If she was in the bathroom crying, well that was fine with him. The sound of the shower running was a soothing, almost complete one. It allowed him to concentrate on watching the eggs boil.
What had he said wrong, anyway? That it was just as well. It was. The child had been … wrong. Who could love such a thing, with its furred belly and spined back. Its mewling, animal noises.
He could not bear to see it suckling at her breast. Or trundling after her through the park, stopping every now and then to sniff at the air like a dog.
That kind of thing was all very well in fairytales. A cursed child. A starred brow. A fortune buried in a kiss. But they lived in a two-bedroom apartment with electric lights and stainless-steel appliances. They had a mortgage, credit cards and university degrees. The only magic trick he knew was one his father had taught him. It was the kind of trick you performed with a handkerchief and a coin.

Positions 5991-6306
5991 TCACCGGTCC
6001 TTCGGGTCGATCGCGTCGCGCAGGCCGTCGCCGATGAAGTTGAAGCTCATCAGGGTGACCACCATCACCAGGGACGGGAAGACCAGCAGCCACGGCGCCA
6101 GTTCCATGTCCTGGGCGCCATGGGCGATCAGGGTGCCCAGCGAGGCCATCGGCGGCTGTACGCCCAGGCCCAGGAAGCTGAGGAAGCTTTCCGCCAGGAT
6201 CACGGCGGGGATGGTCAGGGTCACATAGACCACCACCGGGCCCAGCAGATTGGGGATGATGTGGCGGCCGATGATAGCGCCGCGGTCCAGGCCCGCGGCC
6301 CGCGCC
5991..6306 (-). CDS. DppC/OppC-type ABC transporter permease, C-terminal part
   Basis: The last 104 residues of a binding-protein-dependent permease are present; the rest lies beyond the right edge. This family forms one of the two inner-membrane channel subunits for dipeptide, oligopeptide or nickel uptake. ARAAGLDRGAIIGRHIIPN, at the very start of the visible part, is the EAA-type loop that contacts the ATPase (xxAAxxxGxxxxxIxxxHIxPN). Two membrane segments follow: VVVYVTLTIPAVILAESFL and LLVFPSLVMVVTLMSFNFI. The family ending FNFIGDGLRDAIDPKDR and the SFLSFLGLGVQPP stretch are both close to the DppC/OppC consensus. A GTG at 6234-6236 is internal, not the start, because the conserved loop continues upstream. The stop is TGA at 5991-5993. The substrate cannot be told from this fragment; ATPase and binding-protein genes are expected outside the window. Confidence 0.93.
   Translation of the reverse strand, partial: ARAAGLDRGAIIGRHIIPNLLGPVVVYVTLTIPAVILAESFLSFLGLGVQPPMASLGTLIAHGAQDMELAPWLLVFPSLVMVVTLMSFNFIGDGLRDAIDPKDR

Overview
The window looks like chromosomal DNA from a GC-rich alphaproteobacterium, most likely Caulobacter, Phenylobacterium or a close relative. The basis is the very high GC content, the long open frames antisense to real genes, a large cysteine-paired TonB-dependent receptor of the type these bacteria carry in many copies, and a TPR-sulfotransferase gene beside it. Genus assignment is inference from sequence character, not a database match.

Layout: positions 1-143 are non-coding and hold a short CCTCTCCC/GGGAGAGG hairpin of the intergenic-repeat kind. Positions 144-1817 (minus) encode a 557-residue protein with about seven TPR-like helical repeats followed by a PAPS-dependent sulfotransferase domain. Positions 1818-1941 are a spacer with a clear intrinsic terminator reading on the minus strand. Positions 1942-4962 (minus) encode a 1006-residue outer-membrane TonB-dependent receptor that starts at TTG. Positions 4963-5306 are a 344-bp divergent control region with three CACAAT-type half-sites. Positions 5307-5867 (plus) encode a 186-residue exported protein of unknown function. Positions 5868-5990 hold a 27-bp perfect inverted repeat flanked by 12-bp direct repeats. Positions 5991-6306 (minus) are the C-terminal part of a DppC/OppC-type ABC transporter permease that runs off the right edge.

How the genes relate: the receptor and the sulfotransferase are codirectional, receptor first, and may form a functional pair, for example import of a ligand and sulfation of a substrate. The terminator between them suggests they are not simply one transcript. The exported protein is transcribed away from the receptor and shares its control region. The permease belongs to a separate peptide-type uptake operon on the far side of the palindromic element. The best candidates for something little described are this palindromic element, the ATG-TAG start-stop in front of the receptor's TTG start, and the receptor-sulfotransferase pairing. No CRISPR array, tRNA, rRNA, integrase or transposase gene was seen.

He scooped the eggs out of the pot. Heard her turn off the taps and step onto the tiles. Her bare feet heavy; wet with grief.